What I Learned Working With the Great Shambhu N. Vineberg

0825a_27I came to Vineberg Communications as a complete novice looking for a basic summer internship in Public Relations. I was a good writer and I had just figured out in my freshman year at the University of Oregon that I wanted to work in sports pr. Problem was, no professional sports teams or agencies wanted to hire a freshman with no previous public relations experience. So I said, what the heck, I don’t know anything about technology, but I can learn it and pr is pr; this will put me ahead of the game for next year. All I was hoping for was to get some experience learning the basics of pr. But in reality, I’ve come away with so much more.

To put it succinctly, Shambhu is not your typical public relations professional. Not too many pr people spent their entire 20’s dedicating their entire life to a spiritual guru, or spend as much time playing guitar than pitching clients. But that’s just Shambhu being Shambhu. He has his own, yet incredibly successful, way for everything. Whether it comes to pitching companies, playing music, or conversing with his local Starbucks barista, Shambhu, well, to put it in a word, is eccentric. The things I’ve learned from him in just three shorts months, are possibly more than what I’ll get out of my entire old-school college pr education. For those of you who are aspiring public relation professionals, here are just a few of the invaluable things I learned this summer:

Anything is attainable. To accomplish anything, you have to believe it. If you’re playing shortstop and a ground ball comes bouncing your way, if you let the possibility of overthrowing the first baseman creep into your head, you’ve already failed. Believing in yourself is the first step to success. Once you know that you will succeed, all it takes is putting your plan into action. Exhibit A: back when Neil was studying under the guru, Sri Chinmoy, he wanted Neil to put on a world peace run to spread the guru’s message. Neil started with just a blank piece of paper, but with the motivation and desire to succeed, he ended up with a hugely successful international event with the backing of celebrities such as Carl Lewis and Clarence Clemens. No matter where you start, if you have the passion and perseverance to accomplish something, anything, then you will find a way to get it done.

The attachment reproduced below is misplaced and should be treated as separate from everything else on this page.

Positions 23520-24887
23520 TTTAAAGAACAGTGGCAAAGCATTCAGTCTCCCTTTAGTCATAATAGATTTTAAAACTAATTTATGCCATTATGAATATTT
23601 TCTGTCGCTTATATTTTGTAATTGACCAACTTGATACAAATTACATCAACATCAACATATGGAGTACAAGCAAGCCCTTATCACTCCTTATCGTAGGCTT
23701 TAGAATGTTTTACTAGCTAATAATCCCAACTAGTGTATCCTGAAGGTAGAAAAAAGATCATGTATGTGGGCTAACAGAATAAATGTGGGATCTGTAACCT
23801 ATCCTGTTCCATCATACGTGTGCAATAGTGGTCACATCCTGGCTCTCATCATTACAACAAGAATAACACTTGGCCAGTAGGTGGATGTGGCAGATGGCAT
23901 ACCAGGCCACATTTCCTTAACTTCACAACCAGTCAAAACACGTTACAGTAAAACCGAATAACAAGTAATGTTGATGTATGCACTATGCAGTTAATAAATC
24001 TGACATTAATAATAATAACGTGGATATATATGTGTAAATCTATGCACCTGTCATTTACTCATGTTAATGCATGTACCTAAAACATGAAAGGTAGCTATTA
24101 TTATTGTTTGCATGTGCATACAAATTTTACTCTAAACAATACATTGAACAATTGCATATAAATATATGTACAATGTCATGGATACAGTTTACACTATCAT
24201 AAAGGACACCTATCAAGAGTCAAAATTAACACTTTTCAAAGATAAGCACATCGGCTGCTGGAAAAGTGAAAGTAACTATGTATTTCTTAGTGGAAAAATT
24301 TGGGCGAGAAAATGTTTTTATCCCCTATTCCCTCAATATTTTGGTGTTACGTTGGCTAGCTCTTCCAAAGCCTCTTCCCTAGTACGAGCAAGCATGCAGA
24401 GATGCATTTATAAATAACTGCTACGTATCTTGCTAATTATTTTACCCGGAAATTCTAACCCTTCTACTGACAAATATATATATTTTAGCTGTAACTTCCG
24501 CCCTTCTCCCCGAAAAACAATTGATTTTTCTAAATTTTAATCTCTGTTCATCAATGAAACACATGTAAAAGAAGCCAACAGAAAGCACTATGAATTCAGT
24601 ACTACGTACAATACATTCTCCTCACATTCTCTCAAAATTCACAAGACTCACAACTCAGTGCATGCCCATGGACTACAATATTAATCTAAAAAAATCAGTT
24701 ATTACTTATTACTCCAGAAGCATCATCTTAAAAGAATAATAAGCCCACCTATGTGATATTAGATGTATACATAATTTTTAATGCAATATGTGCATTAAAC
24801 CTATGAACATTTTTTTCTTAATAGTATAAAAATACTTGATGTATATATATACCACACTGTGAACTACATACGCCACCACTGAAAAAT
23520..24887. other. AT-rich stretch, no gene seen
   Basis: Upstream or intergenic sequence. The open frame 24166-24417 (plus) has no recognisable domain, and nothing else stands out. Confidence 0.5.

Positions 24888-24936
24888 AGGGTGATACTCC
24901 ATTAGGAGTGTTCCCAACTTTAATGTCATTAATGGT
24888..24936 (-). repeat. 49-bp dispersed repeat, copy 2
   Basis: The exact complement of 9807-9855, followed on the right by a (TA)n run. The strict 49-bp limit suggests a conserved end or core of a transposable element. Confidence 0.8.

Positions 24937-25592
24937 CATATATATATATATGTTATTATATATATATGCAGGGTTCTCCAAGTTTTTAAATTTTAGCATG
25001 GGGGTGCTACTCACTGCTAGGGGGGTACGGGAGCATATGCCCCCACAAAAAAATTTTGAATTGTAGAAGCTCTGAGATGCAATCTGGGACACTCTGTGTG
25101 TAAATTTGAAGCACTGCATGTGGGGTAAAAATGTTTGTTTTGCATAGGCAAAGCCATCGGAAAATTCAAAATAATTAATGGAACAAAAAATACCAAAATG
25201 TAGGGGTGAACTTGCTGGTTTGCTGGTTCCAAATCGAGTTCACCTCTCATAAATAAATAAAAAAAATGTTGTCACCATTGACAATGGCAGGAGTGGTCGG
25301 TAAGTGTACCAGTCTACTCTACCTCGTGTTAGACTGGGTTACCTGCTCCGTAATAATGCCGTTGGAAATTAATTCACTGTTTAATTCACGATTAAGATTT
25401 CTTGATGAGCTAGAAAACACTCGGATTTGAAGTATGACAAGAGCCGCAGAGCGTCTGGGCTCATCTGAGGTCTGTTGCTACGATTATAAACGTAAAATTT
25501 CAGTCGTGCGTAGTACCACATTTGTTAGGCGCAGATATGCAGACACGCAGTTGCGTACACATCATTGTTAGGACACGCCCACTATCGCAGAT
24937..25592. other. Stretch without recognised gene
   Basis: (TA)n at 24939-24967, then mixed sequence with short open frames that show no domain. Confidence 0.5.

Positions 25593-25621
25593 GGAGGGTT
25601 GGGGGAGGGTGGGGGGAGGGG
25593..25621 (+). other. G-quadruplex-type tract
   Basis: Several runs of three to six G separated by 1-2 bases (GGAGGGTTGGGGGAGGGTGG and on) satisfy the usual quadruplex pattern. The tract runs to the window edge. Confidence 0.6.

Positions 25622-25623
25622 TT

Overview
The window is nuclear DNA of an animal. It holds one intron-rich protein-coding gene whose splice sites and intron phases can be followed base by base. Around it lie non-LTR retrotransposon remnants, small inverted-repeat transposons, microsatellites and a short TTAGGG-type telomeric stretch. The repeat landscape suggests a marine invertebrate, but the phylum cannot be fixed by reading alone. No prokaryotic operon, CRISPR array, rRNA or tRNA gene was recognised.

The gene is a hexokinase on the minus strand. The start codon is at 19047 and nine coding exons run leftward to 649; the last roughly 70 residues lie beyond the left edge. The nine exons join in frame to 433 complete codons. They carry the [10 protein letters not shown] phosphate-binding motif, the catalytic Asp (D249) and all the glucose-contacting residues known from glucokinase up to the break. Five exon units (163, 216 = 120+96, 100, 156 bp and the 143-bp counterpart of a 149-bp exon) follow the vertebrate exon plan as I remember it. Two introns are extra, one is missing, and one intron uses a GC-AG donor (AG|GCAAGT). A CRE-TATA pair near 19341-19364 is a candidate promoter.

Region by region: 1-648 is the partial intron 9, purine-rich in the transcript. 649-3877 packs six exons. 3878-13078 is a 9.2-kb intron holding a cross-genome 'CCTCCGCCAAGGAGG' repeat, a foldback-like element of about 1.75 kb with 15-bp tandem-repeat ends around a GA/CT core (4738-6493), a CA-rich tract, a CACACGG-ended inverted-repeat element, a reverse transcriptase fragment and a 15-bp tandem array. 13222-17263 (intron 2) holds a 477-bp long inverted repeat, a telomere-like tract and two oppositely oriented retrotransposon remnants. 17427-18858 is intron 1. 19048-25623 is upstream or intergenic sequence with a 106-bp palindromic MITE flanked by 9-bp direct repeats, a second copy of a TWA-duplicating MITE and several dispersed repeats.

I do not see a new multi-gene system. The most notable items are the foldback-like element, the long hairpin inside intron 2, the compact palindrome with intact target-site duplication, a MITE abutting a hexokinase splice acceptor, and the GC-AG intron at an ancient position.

Perspective. To be able to look at a product and find the best way to market it, you can’t just look at it one way. You need to understand the product from every person’s point of view. Why would C-level execs be interested? What about the trendy college students? Or middle management? There are so many people in this world that you need to be able to be aware of more than just yourself, so you can have as many people interested in your product as possible.

Perception. For people to be interested in a product, there has to be something about it that makes it stand out. Be it, sexiness, trendiness, uniqueness, easiness to use, the first, the best, something. People want to be associated with cool things. That’s why there’s such an obsession with celebrities in this country. Shambhu told a story where he was at a party and wasn’t really standing out. Eventually, he goes up to Angelina Jolie and has a 10 minutes conversation. Next thing he knows, people are all over him thinking he’s hot stuff just because he conversed with an A-list celebrity as an equal.

Relate to People. To get people to want to help you out, you need to be able to connect with them on a higher level. When you pitch a story to an editor, they get hundreds of e-mails everyday, everybody is selling them stories. If you can connect to them on a higher level, maybe ask them where they are from and keep the conversation light and interesting, they will feel your good vibes and be more interested in hearing out your story idea. Most people just try to cram stories down their throats, so when you take time out of your day to talk about something that isn’t necessarily beneficial to yourself and take an interest in who they are, you separate yourself from 95% of the competition.

And it’s not just about people you’re trying to do business with. The world is a very karmic place, so if you spread your good vibes and happiness to people you encounter a daily basis, it will come back and reward you later.

One of the things I admire most about Shambhu is his ability to make conversations with people and spread his warmth to visibly brighten their day. Case in point: at Starbucks the other day, the barista asked how he was doing. Instead of giving the ho-hum, “doin’ ok” response she was expecting, he bellowed an enthusiastic “lovin’ life!” which in turn, caused her to spontaneously break out a toothy grin, exposing the slight gap in her teeth as she giggled candidly, for what looked like the first time all day.

Work With Smart People. Not everybody has this luxury, but Shambhu has put himself in a position where he has the power to pick and choose every single client he works with, constantly turning down clients and blank checks because he doesn’t believe they have what it takes to succeed. If your name is associated with a company that failed, that failure will be associated with you forever and it puts a blemish on your record.

I’m sure there are thousands of other things I have learned hangin’ at Shambhu’s place this summer, but there isn’t enough bandwidth in space for me to fit it. He has pushed me to do things that I never would have done on my own, and helped me do them successfully. So far this summer, I have contributed to his company’s blog, written press releases, done research for his book, built connections and relationships for my future, pitched companies and much more. For not knowing what to expect when this internship started, I think it turned out about as well as I could have expected.

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